The children entered the store but could not immediately locate their favorite merchant. A spooky silence met their echoed greeting as they called out his name. The 8-year-old girls dropped their peas, candy forgotten, when they located Paul’s dead body on the floor behind the counter. The storekeeper’s pooling blood left an impression on the girls they’d not soon forget, but the pair, shocked into silence, kept their wits and quickly put two and two together. Paul had been held up and shot at gunpoint.

The girls raced back to school to inform their teacher. Mr. Andrew Boomhower, after hearing their tale puffed out between gasping breaths, promptly dismissed school for the day, with the nearly 100 Appin students running for home. Dressed in his three-piece suit and bowtie, Boomhower must have looked a sight pumping his legs like an Olympian and riding his bicycle at breakneck speeds as he raced to Bad Axe, some seven miles in the distance, to alert the sheriff.

Huron County Sheriff Charles McLean rose from his desk as an out-of-breath Boomhower burst through his door. Sheriff McLean, hand already on his pistol, listened intently to the secondhand description of the alleged murderer. The girls had made a quick study: The neckerchief neither hid the villain’s bushy eyebrows roofing his sinister, dark eyes—nor the jagged scar that underlined his left eye.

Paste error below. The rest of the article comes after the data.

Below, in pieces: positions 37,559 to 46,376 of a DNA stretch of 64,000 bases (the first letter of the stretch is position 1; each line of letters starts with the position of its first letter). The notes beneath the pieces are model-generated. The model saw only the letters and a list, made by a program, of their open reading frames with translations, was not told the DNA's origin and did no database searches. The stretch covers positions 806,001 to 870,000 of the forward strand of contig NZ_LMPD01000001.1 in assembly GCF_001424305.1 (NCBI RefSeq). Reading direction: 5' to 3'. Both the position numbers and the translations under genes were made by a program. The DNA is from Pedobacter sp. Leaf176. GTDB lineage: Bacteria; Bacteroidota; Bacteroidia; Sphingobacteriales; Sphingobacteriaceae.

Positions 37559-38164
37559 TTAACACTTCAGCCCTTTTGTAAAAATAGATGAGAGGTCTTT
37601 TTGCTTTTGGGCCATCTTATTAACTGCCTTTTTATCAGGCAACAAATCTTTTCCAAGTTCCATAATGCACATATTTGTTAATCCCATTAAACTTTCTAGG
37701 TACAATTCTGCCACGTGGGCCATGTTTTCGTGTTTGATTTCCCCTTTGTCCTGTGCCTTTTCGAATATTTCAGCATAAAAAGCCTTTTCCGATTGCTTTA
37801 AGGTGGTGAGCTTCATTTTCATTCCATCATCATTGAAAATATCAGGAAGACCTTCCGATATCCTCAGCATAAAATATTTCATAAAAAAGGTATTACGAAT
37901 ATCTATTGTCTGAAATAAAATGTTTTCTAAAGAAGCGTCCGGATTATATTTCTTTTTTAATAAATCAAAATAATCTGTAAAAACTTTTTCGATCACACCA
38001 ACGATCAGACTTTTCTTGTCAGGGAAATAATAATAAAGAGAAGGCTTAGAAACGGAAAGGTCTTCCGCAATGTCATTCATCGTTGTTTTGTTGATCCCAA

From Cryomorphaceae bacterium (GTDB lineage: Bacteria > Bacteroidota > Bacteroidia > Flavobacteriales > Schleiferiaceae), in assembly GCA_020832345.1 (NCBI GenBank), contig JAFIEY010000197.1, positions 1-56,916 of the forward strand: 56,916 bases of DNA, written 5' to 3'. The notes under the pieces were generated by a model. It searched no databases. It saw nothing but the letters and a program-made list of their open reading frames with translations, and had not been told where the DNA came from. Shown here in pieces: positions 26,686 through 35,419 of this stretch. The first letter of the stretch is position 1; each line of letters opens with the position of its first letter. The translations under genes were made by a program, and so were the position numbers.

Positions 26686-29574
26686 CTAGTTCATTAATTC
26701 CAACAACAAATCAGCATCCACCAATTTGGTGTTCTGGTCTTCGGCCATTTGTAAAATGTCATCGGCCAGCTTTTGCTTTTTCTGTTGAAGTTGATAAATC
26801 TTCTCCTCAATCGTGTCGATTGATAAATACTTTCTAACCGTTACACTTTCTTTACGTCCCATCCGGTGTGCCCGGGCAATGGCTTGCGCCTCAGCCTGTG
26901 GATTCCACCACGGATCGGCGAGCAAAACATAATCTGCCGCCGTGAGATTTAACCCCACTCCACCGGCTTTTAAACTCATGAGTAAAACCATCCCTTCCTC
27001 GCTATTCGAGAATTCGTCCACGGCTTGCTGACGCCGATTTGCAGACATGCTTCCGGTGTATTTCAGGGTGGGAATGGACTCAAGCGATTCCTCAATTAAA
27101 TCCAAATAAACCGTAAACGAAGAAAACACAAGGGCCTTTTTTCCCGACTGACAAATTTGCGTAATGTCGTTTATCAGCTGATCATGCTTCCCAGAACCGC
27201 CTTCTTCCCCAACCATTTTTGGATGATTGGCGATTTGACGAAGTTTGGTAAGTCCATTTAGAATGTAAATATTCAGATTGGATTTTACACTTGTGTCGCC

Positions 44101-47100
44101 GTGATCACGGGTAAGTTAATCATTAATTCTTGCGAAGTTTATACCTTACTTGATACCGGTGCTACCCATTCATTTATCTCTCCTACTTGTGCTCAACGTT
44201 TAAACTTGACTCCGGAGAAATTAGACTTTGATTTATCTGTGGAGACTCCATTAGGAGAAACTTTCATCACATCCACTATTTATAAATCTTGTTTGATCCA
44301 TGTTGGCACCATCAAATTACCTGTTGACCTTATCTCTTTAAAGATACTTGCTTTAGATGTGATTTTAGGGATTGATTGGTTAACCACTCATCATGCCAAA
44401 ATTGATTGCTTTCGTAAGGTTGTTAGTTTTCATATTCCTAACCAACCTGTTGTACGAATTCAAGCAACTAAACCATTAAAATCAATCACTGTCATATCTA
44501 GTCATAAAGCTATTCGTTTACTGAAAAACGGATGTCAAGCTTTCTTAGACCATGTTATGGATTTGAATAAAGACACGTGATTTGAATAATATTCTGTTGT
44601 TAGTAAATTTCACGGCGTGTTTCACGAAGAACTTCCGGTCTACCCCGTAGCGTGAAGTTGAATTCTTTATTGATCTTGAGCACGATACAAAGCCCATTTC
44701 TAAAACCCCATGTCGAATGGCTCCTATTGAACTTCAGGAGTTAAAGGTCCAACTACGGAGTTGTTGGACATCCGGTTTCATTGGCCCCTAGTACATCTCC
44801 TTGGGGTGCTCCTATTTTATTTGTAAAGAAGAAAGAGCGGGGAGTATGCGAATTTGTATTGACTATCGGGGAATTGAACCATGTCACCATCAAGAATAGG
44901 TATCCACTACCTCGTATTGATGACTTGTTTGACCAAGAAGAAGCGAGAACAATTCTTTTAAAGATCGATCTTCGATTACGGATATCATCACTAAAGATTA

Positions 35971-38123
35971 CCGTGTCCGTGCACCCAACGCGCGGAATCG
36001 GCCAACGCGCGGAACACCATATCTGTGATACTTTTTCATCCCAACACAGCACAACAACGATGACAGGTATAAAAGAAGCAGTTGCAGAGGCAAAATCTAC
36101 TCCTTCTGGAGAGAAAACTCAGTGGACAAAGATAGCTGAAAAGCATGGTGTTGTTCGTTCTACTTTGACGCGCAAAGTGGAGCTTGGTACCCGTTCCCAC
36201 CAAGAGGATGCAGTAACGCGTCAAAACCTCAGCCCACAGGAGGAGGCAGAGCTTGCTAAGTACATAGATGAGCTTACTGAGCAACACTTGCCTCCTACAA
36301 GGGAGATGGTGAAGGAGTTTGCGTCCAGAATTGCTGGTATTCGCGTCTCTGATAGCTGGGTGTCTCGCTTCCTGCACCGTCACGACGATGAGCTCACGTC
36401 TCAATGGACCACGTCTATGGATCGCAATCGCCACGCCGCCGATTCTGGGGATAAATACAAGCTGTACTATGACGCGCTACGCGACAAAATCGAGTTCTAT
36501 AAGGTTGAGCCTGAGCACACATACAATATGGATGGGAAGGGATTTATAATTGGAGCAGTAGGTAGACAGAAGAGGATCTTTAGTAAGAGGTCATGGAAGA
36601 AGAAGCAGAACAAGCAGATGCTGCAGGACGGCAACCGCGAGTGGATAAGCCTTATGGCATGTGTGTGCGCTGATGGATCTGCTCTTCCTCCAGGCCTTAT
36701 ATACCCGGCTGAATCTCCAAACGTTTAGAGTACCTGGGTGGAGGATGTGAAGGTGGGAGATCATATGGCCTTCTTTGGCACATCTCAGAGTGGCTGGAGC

Sheriff McLean’s first stop would be the Pere Marquette Railway Depot in Bad Axe. The girls hadn’t spotted a horse, and if the alleged criminal had been on foot, the fastest way out of town would be the train. The sheriff mounted his own horse, its hooves kicking up dust on the four-block trek to the depot. McLean, his eyes already scanning the crowd, blended in with the foot traffic approaching the station. Rather than enter, he walked around back, peeked in the window, and garnered the attention of the telegraph operator, who promptly rose and cracked the window as if in need of fresh air. McLean whispered the suspect’s description. With a slight nod, the telegraph operator discreetly raised three fingers, indicating the culprit was the third man in line waiting to purchase a ticket.